Sharing the impact of living with the pain of Pachyonychia Congenita
Elevating the voices of the experts who know best about what life with PC is all about
The word Pachyonychia Congenita literally means “thick nails”. Because of this name, for years, PC patients often go undiagnosed because doctors are looking for 20 thickened nails. And even when patients are diagnosed correctly, not everyone understands that a disease that was thought to simply be a nail disorder could really affect a patient’s life as much as it does.
At PC Project, we continue to strive to share their experiences so that all may understand the profound effect PC has on the individuals who suffer from it. In this section, we elevate the voices of those who know best – the patients who limp, crawl, and get carried – and who deal with PC pain every day.
I don’t know what a painless day is.
Why does patient input matter?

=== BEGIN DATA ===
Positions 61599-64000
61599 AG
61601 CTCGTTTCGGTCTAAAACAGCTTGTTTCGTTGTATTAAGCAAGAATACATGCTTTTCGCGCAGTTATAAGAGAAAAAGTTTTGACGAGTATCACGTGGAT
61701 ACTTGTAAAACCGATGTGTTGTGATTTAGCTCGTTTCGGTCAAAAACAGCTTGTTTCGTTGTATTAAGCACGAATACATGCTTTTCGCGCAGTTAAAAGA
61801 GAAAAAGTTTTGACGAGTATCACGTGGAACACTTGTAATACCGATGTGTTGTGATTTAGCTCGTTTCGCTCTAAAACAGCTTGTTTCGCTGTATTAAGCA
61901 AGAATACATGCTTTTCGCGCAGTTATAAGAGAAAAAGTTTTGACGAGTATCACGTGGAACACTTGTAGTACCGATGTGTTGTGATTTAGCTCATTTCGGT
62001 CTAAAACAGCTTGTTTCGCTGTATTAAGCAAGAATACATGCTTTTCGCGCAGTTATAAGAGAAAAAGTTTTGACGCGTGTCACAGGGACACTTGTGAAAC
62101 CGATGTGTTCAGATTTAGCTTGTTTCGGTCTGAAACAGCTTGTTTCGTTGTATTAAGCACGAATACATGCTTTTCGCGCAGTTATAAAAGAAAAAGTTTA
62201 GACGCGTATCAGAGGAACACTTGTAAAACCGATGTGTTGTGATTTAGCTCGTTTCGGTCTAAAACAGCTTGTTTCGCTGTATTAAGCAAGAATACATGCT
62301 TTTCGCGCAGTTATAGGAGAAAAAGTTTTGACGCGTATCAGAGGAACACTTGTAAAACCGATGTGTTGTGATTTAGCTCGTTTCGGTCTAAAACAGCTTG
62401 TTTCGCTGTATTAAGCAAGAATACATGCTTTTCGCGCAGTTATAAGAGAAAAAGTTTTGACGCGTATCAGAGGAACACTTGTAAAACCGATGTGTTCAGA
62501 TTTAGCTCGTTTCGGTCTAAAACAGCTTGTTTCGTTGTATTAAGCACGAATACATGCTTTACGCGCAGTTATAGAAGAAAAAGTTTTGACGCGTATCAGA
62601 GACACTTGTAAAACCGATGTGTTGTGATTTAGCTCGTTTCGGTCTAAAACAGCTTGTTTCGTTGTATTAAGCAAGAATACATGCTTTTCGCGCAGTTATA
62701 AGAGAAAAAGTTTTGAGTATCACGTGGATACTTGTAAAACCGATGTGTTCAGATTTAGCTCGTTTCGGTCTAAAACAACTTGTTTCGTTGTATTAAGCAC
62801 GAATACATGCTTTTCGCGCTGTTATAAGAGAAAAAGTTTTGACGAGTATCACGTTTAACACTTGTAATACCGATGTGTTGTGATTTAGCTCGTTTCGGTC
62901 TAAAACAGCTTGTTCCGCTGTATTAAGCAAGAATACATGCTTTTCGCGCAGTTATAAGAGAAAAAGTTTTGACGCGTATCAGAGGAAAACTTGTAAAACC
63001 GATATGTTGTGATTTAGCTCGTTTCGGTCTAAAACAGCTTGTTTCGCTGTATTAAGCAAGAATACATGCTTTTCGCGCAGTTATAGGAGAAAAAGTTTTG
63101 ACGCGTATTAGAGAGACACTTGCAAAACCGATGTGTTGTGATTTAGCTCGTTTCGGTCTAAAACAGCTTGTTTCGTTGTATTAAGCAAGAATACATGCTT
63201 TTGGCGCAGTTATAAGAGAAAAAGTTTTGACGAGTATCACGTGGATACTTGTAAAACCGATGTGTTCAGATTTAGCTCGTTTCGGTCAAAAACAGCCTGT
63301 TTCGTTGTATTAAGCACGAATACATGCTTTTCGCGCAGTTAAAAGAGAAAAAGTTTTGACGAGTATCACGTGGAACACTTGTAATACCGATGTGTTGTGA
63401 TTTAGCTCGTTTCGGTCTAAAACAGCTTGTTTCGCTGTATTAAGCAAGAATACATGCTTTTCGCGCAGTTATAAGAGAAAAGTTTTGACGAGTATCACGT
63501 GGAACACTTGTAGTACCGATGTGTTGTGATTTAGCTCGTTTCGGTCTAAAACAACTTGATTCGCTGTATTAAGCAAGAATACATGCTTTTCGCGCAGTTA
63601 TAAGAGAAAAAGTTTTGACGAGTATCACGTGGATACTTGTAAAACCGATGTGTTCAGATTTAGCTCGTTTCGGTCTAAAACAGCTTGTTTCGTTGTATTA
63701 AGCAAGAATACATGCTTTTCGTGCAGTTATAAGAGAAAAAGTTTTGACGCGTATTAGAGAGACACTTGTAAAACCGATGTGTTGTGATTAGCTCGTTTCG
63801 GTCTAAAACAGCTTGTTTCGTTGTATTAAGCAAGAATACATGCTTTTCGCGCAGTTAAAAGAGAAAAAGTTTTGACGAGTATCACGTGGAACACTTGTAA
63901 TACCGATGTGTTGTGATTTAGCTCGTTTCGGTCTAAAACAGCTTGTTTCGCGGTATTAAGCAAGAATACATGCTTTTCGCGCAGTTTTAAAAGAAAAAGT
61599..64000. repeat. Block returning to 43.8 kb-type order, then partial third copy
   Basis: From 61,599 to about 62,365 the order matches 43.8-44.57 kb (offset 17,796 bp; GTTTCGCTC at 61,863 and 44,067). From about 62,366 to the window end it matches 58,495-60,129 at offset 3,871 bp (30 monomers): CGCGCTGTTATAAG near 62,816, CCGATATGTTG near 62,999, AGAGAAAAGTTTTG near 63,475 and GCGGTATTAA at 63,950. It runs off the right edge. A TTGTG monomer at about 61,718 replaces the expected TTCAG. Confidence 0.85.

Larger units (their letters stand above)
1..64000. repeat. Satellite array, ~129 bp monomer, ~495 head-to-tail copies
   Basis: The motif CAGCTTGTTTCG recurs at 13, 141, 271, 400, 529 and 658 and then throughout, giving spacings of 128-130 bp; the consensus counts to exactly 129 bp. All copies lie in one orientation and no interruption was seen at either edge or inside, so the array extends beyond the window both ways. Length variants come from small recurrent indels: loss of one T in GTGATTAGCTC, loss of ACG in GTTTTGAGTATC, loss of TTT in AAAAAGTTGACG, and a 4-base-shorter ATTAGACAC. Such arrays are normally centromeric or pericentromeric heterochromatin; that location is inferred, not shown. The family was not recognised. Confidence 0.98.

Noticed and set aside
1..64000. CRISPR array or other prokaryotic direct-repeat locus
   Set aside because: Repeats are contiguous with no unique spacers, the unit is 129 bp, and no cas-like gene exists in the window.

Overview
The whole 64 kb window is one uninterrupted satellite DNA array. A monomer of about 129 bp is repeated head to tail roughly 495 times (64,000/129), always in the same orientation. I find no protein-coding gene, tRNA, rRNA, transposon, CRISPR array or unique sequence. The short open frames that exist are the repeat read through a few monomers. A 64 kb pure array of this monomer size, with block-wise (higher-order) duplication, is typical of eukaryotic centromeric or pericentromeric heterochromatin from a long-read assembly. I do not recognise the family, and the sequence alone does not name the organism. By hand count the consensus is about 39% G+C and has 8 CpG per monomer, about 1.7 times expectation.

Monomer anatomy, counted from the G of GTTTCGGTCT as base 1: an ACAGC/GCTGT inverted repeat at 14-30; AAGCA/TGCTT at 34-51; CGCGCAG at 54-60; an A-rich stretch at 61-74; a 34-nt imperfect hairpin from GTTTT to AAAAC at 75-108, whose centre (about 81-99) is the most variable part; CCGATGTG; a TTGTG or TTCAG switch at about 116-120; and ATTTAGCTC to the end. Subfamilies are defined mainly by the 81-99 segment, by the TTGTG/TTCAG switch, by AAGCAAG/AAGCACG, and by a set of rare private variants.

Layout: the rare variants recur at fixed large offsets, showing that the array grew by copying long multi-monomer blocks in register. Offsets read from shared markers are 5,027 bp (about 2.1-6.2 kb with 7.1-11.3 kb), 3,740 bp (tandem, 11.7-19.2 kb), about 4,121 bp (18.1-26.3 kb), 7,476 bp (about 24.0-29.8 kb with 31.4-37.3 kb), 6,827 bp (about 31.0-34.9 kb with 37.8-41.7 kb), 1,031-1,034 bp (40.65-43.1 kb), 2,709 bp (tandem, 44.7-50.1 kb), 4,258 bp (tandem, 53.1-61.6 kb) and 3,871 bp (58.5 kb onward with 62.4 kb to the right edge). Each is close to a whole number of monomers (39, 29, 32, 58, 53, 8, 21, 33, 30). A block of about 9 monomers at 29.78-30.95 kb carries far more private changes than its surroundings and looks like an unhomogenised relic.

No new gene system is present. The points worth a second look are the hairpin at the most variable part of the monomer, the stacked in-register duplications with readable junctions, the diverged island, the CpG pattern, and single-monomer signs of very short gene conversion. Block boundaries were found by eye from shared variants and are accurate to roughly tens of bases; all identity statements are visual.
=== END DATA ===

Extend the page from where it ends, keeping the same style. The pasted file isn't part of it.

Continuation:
Dr. Julie Beitz answered that question during her opening comments at the EL-PFDD meeting on Pachyonychia Congenita held on 6 April 2018. The following is an excerpt from that talk.
“First, patients may place different values to drug risks and benefits as compared to their healthcare providers, to their family members, and to drug regulators. In addition, patients themselves may have different perspectives on drug benefits and risks. Some may be willing to accept greater risks to achieve a small benefit, whereas others may be risk averse, requiring more benefit before accepting certain risks…
In the premarket period, patient input can inform a company’s decisions about which drugs or which formulations are developed. Patient input can inform the selection of meaningful efficacy outcomes—we call them endpoints as well—to be used in clinical trials, and what magnitude of change is important…
Patients can tell us which risks we should be monitoring in trials and can provide us with an understanding of the level of benefit that would be required in order to accept a certain level of risk…
Working together, we can expect to see innovation in a number of areas: in venues for patient engagement such as this, and in the systematic collection of patient preference information; innovation in clinical trial designs that incorporate patient preferences; innovation in development strategies for drugs in rare diseases, so that every patient counts and every measurement counts.”